"To me, this seems pretty screwed up," Edelman says. "The system encourages excessive consumption of OpenTable. As diners, we should leave that OpenTable web server alone so that the restaurant doesn't have to pay two dollars and raise menu prices."
Edelman and Wright say a "coordination failure" keeps buyers from seeing the forest for the trees—that is, they don't consider how their individual transactions affect the market as a whole. "If buyers could coordinate, they would take into account the higher price that results from their individual decisions to join the intermediary, and collectively they would prefer not to join the intermediary," the authors write in "Price Coherence and Excessive Intermediation."
Edelman points out that some intermediaries offset some of the problem with useful services that the sellers don't offer. "In fact, I like OpenTable," he says. "It can be useful to make a reservation early in the morning, when no one would be available at the restaurant to answer the phone. I'd be willing to pay something for that convenience. Same for Expedia, which can be easier than using an unfamiliar airline's website—here too, a fair number of customers might be willing to pay. But what should we say to customers who aren't interested in these benefits, and who really just prefer lower prices? That's a reasonable perspective, but to date these customers haven't had good options, as price coherence forces them to pay for services they don't want and may not even use."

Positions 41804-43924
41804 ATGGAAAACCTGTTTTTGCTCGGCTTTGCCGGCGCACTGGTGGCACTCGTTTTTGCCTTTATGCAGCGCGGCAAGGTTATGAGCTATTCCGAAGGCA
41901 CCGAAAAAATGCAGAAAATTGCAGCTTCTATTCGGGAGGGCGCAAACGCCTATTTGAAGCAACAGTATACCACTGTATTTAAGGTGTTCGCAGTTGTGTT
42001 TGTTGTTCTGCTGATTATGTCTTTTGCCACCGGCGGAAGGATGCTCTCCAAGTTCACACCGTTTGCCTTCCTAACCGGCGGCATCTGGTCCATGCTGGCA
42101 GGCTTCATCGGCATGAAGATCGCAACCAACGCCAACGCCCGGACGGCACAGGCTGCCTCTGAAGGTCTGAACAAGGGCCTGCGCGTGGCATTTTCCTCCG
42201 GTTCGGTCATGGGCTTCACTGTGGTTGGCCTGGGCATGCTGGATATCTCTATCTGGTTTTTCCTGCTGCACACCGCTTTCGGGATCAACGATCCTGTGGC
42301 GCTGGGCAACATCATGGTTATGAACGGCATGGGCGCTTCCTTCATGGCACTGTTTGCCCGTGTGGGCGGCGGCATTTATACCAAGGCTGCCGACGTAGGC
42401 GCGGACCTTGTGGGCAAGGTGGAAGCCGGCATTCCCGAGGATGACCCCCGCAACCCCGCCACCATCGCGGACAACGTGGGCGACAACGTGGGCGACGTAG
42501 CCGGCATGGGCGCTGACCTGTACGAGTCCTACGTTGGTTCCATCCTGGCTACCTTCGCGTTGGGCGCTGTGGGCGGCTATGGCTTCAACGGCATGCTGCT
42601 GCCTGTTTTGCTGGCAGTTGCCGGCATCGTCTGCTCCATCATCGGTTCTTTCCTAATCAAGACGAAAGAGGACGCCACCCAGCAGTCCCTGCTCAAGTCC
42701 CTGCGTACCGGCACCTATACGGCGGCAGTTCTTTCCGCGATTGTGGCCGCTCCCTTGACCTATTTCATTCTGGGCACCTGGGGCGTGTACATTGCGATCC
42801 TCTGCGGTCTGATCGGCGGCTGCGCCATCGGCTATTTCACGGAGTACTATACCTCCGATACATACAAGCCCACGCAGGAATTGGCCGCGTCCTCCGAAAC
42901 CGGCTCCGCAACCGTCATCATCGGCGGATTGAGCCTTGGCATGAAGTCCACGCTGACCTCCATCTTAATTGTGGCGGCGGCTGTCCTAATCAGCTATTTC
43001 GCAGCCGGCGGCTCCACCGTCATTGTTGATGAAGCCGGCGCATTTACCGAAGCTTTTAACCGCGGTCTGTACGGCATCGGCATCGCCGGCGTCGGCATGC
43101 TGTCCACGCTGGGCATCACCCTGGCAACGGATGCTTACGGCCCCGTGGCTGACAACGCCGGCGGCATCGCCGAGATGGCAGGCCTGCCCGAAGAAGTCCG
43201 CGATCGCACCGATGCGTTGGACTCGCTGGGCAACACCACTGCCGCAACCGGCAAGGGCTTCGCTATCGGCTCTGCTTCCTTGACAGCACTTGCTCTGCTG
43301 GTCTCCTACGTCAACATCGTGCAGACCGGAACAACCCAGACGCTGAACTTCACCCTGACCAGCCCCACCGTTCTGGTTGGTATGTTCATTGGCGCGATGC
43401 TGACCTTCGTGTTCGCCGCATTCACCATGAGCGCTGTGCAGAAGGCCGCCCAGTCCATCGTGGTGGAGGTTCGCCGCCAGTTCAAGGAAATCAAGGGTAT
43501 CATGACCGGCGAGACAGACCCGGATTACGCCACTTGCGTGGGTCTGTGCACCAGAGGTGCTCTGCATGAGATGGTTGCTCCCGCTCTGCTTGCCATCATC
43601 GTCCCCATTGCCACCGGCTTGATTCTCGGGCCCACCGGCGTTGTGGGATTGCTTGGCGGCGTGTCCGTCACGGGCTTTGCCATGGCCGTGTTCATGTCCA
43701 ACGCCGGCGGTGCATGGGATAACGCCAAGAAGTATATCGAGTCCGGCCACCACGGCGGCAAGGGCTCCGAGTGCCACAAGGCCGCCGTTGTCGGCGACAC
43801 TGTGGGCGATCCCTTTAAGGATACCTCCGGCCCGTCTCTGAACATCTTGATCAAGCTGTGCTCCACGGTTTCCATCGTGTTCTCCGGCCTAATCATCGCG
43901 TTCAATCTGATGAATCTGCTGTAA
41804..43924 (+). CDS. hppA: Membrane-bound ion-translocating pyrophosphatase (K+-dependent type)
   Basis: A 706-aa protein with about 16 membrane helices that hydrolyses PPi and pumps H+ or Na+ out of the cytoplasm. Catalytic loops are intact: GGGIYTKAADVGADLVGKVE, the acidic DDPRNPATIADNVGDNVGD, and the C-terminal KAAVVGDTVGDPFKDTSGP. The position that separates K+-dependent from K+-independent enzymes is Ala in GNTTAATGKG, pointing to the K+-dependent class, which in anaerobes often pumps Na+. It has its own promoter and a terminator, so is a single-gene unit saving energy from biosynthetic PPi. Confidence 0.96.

Competition Only Exacerbates The Problem
What happens when multiple intermediaries compete in any given market? After all, it's an economic truism that competition among businesses is good for their customers. But in markets with price coherence, competition can actually make things worse for buyers, according to the researchers.
Their paper describes a competitive bottleneck that happens when sellers turn to multiple intermediaries in order to reach as many buyers as possible. To gain competitive advantage, each intermediary introduces more and more buyer-side benefits like rebates, coupons, prizes, and so on. The more benefits they introduce, the higher the fees they charge to the sellers, exacerbating the cycle described above. Consumers end up bearing the cost of the benefits, even those who don't—or can't—take advantage of them.